By Ben Sales
(JTA) The share of Democrats who sympathize more with Israel than the Palestinians is falling fast, while Republican sympathy for Israel over the Palestinians is spiking.
So says a new poll by the Pew Research Center. But experts are divided on what it means, and whether pro-Israel activists – and Democrats – should be worried. Do the results indicate that Democrats are abandoning Israel en masse? Is it another sign of political polarization, which makes it harder for one party to support an issue associated with the other?
Or, as some analysts suggest, was it a badly worded question?
The Pew poll, released Tuesday, Jan. 23, shows that partisan polarization around the Israeli-Palestinian conflict is starker than ever in the United States. While 79 percent of Republicans sympathize more with Israel than with the Palestinians, that number is only 27 percent for Democrats. Twenty-five percent of Democrats sympathized more with the Palestinians, while only nine percent of Republicans did. Overall, 46 percent of Americans sympathize more with Israel, and 19 percent with the Palestinians.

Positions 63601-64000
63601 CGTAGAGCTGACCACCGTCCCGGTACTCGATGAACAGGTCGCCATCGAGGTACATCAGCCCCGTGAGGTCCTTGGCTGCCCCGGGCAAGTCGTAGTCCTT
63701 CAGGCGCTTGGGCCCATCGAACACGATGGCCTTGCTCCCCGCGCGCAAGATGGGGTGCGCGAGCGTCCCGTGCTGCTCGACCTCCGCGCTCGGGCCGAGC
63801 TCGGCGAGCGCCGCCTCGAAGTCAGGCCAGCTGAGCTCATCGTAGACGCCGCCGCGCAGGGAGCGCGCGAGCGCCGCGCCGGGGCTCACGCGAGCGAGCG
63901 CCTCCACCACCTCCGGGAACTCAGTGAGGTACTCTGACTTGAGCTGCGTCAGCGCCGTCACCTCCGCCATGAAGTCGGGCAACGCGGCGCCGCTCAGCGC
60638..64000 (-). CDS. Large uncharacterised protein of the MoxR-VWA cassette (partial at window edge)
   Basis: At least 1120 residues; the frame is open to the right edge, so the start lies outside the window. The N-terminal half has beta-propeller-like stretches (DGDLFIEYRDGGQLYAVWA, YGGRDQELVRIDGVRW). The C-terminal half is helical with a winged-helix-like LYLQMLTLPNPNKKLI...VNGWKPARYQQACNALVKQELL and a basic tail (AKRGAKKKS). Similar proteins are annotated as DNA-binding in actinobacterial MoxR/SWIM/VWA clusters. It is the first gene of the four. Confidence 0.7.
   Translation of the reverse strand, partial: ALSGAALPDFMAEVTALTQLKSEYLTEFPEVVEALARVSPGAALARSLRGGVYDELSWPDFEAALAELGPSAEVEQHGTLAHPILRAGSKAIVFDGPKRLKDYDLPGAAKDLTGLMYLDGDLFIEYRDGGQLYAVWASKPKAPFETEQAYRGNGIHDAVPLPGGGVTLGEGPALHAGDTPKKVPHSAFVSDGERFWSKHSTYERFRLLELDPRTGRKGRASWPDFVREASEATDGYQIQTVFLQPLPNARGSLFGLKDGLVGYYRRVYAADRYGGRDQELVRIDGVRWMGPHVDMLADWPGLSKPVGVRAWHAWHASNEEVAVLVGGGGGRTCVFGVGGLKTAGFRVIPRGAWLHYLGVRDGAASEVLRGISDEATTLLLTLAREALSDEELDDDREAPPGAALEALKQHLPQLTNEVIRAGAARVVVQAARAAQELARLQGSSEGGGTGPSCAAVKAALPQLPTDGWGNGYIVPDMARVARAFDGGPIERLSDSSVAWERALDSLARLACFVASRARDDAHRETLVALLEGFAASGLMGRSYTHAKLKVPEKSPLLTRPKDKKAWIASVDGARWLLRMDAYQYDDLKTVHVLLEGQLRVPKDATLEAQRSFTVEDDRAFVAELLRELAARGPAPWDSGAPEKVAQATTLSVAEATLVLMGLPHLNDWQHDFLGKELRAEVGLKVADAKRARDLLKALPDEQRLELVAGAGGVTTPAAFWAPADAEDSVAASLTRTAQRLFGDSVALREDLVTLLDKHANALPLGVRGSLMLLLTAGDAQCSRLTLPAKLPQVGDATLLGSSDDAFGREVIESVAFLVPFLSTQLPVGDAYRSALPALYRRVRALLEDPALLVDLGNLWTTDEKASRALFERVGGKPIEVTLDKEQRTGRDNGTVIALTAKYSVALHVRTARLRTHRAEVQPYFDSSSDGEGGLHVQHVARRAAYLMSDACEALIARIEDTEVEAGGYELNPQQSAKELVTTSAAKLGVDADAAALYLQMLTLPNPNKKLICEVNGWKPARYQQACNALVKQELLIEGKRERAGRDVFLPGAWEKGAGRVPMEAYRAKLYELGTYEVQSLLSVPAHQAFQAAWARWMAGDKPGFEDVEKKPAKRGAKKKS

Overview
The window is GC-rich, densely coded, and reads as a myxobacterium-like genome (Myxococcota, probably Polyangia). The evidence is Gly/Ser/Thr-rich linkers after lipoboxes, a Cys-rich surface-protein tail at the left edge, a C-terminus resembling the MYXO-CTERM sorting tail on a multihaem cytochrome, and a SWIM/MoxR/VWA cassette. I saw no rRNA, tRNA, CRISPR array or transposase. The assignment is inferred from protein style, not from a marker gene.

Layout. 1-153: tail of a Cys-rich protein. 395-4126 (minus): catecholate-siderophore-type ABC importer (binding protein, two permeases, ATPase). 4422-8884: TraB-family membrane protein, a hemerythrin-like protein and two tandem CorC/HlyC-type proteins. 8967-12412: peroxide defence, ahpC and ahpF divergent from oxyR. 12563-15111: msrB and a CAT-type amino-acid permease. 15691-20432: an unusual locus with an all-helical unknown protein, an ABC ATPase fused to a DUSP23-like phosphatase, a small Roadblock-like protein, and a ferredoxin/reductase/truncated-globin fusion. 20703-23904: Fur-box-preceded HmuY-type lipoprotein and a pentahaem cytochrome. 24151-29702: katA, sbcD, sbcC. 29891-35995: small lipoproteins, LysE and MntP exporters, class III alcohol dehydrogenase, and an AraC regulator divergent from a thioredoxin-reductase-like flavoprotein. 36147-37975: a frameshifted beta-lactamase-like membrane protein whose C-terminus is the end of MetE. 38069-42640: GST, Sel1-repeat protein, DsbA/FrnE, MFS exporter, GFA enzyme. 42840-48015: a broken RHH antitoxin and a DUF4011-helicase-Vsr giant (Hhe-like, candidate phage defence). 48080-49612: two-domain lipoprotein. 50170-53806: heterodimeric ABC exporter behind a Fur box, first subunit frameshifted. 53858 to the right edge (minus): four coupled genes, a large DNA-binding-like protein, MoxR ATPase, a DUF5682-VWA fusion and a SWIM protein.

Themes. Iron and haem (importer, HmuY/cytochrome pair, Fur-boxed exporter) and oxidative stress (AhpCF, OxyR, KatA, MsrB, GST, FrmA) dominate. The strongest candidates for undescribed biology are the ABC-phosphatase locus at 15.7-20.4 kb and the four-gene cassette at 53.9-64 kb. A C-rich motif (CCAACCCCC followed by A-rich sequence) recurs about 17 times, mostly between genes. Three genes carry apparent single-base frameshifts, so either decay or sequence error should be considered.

Since 2001, the share of Republicans who sympathize with Israel has increased 29 percentage points, from 50 percent to 79 percent, says Pew. Over the same period, the share of Democrats sympathizing more with Israel has declined 11 points, from 38 percent to 27 percent.
As recently as two years ago, 43 percent of Democrats sympathized more with Israel. And the drop for Israel this year is especially steep among liberal Democrats: 35 percent said they sympathized more with the Palestinians – nearly double the 19 percent who sympathize more with Israel.
The worriers see this as another crack in the bipartisan support that Israel has long enjoyed in the United States.